Corona Virus World

From coffins to push-ups: The inventive ways countries are punishing coronavirus rule breakers

Breaking local coronavirus restrictions in Indonesia could see you forced to spend time in a coffin reconsidering your actions.

Authorities around the world have resorted to harsh, and sometimes bizarre, punishments to encourage residents to follow local rules aimed at stopping the spread of coronavirus.

Most recently, photos were circulated showing people who refused to wear masks digging graves for COVID-19 victims and being forced to lay in coffins in Indonesia.

But the island nation is far from the only country attempting to use strange and unusual punishments to get the message about social distancing, masks, and lockdowns to sink in. 

Here are some of the most extreme examples.


Australian’s northern neighbour has one of the longest lists of strange coronavirus punishments.

Last week, eight Indonesians caught not wearing a face mask were forced to dig graves for people who had died of COVID-19 in the East Java district of Cerme.

Others found breaking the law were put to work cleaning public spaces or told to do push-ups in lieu of paying a 150,000 rupiah ($14) fine, CNN reported.

Meanwhile, Jakarta residents caught without masks were previously forced to lay in a fake coffin for several minutes as an alternative to paying a fine or completing community service.

Authorities have even resorted to repurposing abandoned “haunted houses” as jails to detain coronavirus offenders in the Sragen area of Central Java, while rule-breakers in the western Bengkulu province have been photographed wearing placards featuring promises to wear masks in the future.

In the conservative Aceh province those flouting restrictions have instead been forced to read verses of the Koran. 

Indonesia has deployed around 340,000 troops across the country to oversee the enforcement of COVID-19 restrictions. 


In a move straight out of a school teacher’s playbook, 10 foreign tourists in India were punished for going a walk during a nation-wide lock-down in April by having to write “I’m sorry” 500 times.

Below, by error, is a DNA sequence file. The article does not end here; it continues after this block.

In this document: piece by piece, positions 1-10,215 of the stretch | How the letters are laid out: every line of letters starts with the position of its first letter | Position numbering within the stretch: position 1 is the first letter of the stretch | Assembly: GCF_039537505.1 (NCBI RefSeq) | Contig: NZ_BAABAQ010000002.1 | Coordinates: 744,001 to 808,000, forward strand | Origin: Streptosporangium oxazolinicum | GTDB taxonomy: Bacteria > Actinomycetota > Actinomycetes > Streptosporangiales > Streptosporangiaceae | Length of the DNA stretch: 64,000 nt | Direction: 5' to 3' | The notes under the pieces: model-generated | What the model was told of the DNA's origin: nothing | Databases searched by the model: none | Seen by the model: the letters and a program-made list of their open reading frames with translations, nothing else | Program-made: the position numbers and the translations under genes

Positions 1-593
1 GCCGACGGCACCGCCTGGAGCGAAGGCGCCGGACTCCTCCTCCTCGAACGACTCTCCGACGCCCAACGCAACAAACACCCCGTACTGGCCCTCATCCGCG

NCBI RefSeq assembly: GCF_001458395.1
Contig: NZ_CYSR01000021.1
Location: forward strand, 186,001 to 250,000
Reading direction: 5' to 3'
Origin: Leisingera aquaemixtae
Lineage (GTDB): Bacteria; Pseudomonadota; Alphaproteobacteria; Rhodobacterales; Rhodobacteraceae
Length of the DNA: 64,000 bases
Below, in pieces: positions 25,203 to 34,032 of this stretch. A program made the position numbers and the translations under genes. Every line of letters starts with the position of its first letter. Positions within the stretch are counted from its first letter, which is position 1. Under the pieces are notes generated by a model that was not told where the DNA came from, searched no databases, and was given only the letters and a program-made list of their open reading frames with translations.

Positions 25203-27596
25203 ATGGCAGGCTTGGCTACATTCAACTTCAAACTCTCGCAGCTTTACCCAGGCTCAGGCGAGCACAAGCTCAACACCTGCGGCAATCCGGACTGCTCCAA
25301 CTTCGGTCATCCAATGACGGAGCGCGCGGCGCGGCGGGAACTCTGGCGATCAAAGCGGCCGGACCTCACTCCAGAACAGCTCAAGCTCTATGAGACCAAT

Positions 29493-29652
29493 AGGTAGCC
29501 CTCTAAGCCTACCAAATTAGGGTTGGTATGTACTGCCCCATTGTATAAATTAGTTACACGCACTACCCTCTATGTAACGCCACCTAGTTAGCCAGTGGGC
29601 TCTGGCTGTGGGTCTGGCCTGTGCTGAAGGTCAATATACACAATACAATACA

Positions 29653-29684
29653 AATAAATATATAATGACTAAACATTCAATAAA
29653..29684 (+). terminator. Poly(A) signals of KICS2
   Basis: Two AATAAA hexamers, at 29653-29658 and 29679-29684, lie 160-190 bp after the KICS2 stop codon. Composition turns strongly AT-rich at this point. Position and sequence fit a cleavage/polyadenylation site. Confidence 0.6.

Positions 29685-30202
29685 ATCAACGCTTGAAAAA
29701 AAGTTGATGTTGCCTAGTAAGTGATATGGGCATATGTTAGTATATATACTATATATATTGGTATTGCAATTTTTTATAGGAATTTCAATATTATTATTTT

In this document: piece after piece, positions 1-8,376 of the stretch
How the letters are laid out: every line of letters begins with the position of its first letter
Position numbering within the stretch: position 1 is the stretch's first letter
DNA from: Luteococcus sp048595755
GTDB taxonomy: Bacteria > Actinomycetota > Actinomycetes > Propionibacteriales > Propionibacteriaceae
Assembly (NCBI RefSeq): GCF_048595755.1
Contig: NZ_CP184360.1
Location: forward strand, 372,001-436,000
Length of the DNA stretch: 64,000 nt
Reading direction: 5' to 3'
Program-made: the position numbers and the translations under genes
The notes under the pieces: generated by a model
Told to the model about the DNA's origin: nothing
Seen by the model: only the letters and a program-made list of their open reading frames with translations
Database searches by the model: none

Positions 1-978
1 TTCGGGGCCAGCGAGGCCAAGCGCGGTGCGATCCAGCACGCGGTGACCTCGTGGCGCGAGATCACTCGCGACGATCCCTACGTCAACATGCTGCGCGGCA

The incident in the northern Indian town of Rishikesh was filmed and shared on social media by local journalists. “Today I am giving you a light punishment,” one officer can be heard saying in the video.

Other video circulated on social media also appeared to show baton-wielding police officers forcing people to do frog jumps, squats, and push-ups as a result of breaching lockdown.

In another video from March, a police officer is seen writing “I have violated lockdown restrictions, stay away from me” on a labourer’s forehead. 


Filipino authorities have been accused of locking people who have breached COVID-19 curfews in dog cages and forcing them to sit for hours in harsh sunlight.

Advocacy group Human Rights Watch in April also said eight children had their hair forcibly cut for breaking curfew, while two others were locked in a coffin.

The group has also accused authorities of punishing three LGBTIQ+ people who were outside after curfew by forcing them to kiss, dance, and do push-ups while live-streamed to social media.


Local television station NPY shared a video appearing to show a man forced to do star jumps while an officer held a taser nearby. 

According to The Guardian, the country’s interior minister Euclides Acevedo praised the officers behind the videos, stating: “I don’t have the same creativity as those that are making the videos”.